Crater? Pit? Volcano?


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From the press release: From the moment he is handed a possibility of making the first alien contact, Saunders Maxwell decides he will do it, even if doing so takes him through hell and back.

 
Unfortunately, that is exactly where that journey takes him.

 
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Crater? Pit? Volcano?
Click for full image.

Cool image time! The photograph on the right, cropped to post here, was taken by the high resolution camera of Mars Reconnaissance Orbiter (MRO) on April 16, 2019 of the slope of a mountain inside a region dubbed Eridania that is part of the planet’s southern highlands.

The photograph, released as part of the June image release from MRO, came with no caption. Furthermore, the image title, “Eridania Mons,” provided no additional information, which is why I clicked on it. The vagueness of the title made me curious.

The full image shows a generally featureless plain. Near the image’s bottom however was the geological feature shown in the cropped section to the right. At first glance one thinks it is a crater. This first impression can’t be the entire story, because the feature is raised above the surrounding terrain, and in that sense is more like a small volcano with a caldera. The irregular pit inside the caldera kind of confirms this conclusion.

I would not bet much money on this conclusion. The overall terrain of the Eridania quadrangle is filled with craters, large and small. There does not seem to be any obvious evidence of past volcanic activity, and if there had been it has not expressed itself in large volcanoes.

However, other images of this mountain show many circular features that at first glance appear to be craters like the featured image. They appear slightly raised above the surrounding terrain, though not in as pronounced a manner.

They all could be small volcanoes. Or maybe they are impacts that hit a dense surface which prevented them from drilling too deep down, and instead caused the crater to be raised above the surrounding terrain.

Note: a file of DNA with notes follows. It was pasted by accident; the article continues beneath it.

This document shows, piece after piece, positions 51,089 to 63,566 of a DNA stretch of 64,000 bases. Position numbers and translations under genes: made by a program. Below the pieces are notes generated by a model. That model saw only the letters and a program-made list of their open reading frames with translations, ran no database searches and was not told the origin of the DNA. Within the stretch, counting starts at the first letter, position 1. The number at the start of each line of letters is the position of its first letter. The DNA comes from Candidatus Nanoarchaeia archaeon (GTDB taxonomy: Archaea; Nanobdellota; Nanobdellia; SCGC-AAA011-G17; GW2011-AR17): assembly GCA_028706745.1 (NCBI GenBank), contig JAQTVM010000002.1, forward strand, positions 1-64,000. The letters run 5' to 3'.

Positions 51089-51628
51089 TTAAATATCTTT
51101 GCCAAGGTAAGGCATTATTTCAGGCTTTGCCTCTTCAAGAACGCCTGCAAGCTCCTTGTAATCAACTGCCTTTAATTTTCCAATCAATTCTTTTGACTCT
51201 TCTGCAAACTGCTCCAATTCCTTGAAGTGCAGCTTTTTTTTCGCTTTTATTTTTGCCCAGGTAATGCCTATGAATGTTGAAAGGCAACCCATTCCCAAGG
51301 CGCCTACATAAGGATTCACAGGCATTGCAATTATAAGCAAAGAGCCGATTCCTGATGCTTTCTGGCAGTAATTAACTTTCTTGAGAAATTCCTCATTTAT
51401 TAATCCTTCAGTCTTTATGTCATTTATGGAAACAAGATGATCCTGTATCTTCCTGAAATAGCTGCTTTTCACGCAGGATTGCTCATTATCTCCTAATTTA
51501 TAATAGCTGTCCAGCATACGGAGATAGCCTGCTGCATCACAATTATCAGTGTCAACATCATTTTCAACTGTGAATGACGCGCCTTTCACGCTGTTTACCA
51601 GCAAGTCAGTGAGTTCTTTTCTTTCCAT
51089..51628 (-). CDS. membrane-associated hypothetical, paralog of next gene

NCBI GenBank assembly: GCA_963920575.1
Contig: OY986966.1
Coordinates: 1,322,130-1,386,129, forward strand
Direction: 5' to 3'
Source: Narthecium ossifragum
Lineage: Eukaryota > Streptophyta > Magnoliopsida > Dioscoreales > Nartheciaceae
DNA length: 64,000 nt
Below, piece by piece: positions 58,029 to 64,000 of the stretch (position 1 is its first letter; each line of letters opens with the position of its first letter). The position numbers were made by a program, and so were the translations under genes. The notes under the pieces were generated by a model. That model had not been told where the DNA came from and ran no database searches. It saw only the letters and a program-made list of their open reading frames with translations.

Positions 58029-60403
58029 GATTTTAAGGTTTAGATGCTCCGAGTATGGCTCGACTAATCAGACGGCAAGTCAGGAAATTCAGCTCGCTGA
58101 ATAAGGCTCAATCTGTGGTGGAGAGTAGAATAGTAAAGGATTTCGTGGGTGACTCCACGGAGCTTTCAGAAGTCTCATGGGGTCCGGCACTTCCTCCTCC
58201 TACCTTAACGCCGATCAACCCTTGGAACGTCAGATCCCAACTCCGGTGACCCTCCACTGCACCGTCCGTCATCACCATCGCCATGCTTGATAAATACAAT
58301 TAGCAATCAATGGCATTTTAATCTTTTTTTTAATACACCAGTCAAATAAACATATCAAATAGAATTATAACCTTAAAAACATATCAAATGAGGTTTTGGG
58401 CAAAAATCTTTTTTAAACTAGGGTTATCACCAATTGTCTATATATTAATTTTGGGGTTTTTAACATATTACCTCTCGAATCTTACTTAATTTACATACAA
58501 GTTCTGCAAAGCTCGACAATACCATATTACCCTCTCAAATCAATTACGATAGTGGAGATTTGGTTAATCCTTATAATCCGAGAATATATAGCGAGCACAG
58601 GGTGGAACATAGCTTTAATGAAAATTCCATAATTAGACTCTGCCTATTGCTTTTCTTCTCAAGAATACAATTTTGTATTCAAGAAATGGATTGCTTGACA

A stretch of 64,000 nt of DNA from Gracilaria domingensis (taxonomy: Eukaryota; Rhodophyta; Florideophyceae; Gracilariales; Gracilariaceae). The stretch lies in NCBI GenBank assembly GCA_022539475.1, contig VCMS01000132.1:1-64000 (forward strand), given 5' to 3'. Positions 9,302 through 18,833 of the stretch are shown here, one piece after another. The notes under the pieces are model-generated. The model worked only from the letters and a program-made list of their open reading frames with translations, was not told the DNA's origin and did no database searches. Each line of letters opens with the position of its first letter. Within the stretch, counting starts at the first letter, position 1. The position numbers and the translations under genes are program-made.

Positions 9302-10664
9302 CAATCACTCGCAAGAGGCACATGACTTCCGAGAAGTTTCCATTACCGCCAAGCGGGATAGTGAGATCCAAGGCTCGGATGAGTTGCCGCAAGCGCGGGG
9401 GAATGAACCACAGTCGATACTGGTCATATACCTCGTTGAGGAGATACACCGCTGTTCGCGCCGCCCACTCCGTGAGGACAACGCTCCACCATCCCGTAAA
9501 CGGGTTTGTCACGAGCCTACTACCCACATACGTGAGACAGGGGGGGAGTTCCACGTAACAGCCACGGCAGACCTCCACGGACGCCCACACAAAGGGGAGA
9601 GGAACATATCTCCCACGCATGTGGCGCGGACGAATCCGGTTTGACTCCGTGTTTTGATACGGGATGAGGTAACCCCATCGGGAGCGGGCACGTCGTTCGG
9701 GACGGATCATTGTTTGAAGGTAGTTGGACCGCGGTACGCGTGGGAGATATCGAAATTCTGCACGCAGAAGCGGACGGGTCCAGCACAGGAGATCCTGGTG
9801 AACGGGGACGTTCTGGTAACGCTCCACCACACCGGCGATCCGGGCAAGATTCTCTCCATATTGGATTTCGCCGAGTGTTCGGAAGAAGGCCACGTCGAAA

‘Tis a puzzle. The irregular pit in this particular feature adds to the mystery. It does not look like the kind of pits one sees in calderas. Instead, its rough edge suggests wind erosion.

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4 comments

  • Tom

    I believe the local soil may have something to do with this. To me, it appears to be an impact crater where the object hit some deep, thick, porous type soil, kept it from hitting bedrock and absorbed most of the impact energy. Almost all of the other nearby craters look like this one and have eroded over a short span of time. Only a few smaller recent craters can be found and they all look as if they stopped the impact with very little ejecta and hardly any disturbance to the impacting body. You can see the impactors as dots in their middle. On top of that, it looks like the area “flattens” itself out more frequently that area closer to bedrock. As if some tidal of other forces are at work. This should be a very interesting place to explore!

  • brightdark

    We’re just going to have to go there and find out. :)

  • Alex

    Burst Bubble ?

  • wodun

    Just a dude playing a dude pretending to be another dude.

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